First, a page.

“The Christian remedy to these idolatries,” he explained, “can never simply be coerced from the outside, by stronger statements from stronger bishops.” He quoted Cardinal Lustiger's insight that these forms of idolatry “must be exorcised from the inside … To uproot them, we must be converted in depth.”

He also indicated that Cardinal Lustiger's unique perspective was just as important for U.S. Catholics today as it was for European Catholics during his lifetime. The cardinal's work, Archbishop Chaput noted, “continues to influence our seminary formation” at Denver's St. John Vianney seminary. 

“He is a Jew who discovers Jesus Christ … His mother is murdered at Auschwitz. He survives the most horrific war in history, but he refuses to hate and despair. Instead, he turns to God more deeply and gives himself to the priesthood.”

“Most of the young men I meet hunger for examples of manliness, confidence, courage and faith,” Archbishop Chaput noted. “Cardinal Lustiger's personal story is itself a catechesis – an invitation to pursue God heroically.”

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South Dakota passes bill requiring 72 hour wait for abortions

Sioux Falls, S.D., Mar 4, 2011 (CNA) - South Dakota's Senate voted on March 2 to pass legislation requiring women to wait 72 hours and be provided counseling before undergoing an abortion.

In a 21-13 vote, the Senate approved HB 1217, which mandates that a licensed physician first meet with a woman considering an abortion, discuss the documented risks with her, and schedule the procedure no earlier than 72 hours after the assessment. The bill now awaits signature from Republican Gov. Dennis Daugaard.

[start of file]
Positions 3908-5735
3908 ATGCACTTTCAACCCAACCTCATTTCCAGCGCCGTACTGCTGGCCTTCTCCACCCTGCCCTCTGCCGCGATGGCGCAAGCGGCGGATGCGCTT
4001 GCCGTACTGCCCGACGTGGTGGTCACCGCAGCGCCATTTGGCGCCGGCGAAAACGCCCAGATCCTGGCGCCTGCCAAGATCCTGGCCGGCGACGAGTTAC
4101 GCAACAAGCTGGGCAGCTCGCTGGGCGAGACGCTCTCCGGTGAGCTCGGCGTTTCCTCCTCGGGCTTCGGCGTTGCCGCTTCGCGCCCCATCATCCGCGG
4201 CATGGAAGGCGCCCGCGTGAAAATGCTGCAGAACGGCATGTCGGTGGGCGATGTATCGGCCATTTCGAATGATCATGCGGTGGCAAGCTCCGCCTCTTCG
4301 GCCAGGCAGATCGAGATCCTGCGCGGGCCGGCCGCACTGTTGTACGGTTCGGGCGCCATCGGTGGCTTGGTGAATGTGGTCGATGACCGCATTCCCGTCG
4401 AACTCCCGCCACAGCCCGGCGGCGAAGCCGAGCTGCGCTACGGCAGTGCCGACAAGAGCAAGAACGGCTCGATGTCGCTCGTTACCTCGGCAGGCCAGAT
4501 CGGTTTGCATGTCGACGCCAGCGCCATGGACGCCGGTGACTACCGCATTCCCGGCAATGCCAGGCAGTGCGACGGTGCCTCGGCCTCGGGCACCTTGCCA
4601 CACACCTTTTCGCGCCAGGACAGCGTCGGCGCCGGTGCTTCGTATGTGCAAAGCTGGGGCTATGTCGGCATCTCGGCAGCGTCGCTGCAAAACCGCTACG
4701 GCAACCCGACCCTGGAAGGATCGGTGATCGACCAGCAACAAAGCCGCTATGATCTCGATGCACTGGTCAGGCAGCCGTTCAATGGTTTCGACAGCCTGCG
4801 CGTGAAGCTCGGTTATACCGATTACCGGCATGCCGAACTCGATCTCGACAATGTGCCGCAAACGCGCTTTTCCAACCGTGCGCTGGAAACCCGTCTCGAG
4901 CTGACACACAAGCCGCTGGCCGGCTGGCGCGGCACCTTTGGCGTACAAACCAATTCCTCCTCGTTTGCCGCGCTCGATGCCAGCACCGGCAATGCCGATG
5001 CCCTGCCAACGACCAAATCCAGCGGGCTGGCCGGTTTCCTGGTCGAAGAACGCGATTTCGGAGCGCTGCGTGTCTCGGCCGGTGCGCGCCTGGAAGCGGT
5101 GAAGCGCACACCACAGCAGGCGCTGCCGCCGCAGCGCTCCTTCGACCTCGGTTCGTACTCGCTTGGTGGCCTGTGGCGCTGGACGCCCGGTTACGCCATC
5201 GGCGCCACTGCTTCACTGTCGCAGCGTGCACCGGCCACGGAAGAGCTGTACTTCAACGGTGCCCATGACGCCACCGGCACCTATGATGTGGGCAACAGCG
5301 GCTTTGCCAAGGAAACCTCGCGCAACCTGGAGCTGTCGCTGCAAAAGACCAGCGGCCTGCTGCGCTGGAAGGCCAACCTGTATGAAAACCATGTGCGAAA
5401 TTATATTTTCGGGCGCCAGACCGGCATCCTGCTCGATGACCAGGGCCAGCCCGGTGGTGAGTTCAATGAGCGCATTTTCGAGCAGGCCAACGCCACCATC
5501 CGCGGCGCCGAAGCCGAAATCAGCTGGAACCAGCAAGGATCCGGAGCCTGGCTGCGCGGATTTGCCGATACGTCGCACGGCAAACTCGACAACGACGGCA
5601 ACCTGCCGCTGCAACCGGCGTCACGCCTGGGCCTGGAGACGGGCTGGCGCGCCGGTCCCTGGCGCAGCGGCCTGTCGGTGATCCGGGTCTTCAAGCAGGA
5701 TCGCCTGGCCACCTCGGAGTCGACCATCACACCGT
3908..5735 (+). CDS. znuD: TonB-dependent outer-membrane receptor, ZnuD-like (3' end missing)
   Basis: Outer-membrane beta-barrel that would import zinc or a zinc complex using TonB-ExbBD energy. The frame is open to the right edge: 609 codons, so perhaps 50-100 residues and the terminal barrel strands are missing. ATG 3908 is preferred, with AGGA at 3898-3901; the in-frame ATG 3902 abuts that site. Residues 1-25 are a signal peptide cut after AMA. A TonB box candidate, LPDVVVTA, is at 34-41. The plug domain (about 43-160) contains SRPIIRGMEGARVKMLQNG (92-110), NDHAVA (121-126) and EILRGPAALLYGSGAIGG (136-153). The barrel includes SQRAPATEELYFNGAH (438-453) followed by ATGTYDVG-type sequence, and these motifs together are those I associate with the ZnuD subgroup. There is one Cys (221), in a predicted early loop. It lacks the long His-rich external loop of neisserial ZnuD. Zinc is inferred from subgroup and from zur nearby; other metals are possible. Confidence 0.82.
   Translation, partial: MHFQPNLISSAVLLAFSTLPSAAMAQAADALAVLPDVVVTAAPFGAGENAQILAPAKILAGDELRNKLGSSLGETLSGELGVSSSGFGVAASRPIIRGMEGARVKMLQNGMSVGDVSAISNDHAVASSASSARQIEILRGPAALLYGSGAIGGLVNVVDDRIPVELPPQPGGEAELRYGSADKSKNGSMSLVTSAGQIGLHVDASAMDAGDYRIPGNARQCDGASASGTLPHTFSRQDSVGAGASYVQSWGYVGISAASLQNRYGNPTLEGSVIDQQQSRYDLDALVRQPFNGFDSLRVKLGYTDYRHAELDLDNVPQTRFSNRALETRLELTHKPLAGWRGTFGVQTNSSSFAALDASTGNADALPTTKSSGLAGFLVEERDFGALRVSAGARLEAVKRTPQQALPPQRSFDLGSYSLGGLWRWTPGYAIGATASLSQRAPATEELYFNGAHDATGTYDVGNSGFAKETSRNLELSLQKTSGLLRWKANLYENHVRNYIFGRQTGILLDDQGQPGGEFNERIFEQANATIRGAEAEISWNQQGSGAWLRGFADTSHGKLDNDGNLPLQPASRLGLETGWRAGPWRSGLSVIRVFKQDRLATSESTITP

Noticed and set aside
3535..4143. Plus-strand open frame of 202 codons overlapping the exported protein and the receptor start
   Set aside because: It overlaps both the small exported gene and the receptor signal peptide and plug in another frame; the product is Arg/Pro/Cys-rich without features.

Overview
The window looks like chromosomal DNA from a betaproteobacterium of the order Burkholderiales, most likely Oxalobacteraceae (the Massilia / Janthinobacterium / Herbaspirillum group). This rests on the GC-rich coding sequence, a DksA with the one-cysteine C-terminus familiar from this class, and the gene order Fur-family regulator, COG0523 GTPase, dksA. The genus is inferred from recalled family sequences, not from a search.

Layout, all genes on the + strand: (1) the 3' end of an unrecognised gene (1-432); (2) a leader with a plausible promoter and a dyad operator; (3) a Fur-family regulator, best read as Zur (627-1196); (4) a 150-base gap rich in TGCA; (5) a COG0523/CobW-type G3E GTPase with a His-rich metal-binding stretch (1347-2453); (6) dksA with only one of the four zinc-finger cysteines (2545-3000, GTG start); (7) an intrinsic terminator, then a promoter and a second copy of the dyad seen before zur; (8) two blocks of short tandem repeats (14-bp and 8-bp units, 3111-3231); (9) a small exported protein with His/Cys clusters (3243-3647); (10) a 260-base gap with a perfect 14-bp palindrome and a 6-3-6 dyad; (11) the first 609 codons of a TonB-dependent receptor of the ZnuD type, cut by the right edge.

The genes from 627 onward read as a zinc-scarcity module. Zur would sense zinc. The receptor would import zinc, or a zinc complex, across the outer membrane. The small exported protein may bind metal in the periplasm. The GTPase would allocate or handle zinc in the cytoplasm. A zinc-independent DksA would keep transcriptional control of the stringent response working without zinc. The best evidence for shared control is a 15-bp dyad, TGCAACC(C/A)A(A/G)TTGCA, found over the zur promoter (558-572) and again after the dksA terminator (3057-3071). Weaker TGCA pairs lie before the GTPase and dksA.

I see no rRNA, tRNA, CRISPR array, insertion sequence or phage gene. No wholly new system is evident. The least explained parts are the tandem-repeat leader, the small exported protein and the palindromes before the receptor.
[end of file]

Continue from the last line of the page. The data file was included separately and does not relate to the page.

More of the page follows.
The Catholic Diocese of Sioux Falls strongly supported the bill, saying it would provide the necessary “informed consent that must be given to mothers considering an abortion so that they are protected and not coerced.”

“This additional protection will also help to insure that mothers are as fully aware as possible of the implications and ramifications of the grave decision to terminate the most sacred gift of life,” read a diocesan statement.

The legislation also requires that that prior to an abortion being performed in the state, a licensed physician must determine during the preliminary consultation that the mother's decision to abort is not the result of any coercion. The doctor must also obtain the approximate age of the father of the unborn child, to see if a significant age difference is a coercive factor or influence.

Under the new measure, the pregnant mother will be provided a list of all pregnancy help centers registered with the South Dakota Department of Health, and prior to the day of the scheduled abortion, have a consultation at one of the registered pregnancy help centers.

Republican state Sen. Al Novstrup, the primary sponsor of the bill, said that the legislation will help protect women from being pressured into having abortions and better inform them of other options, according to the Associated Press.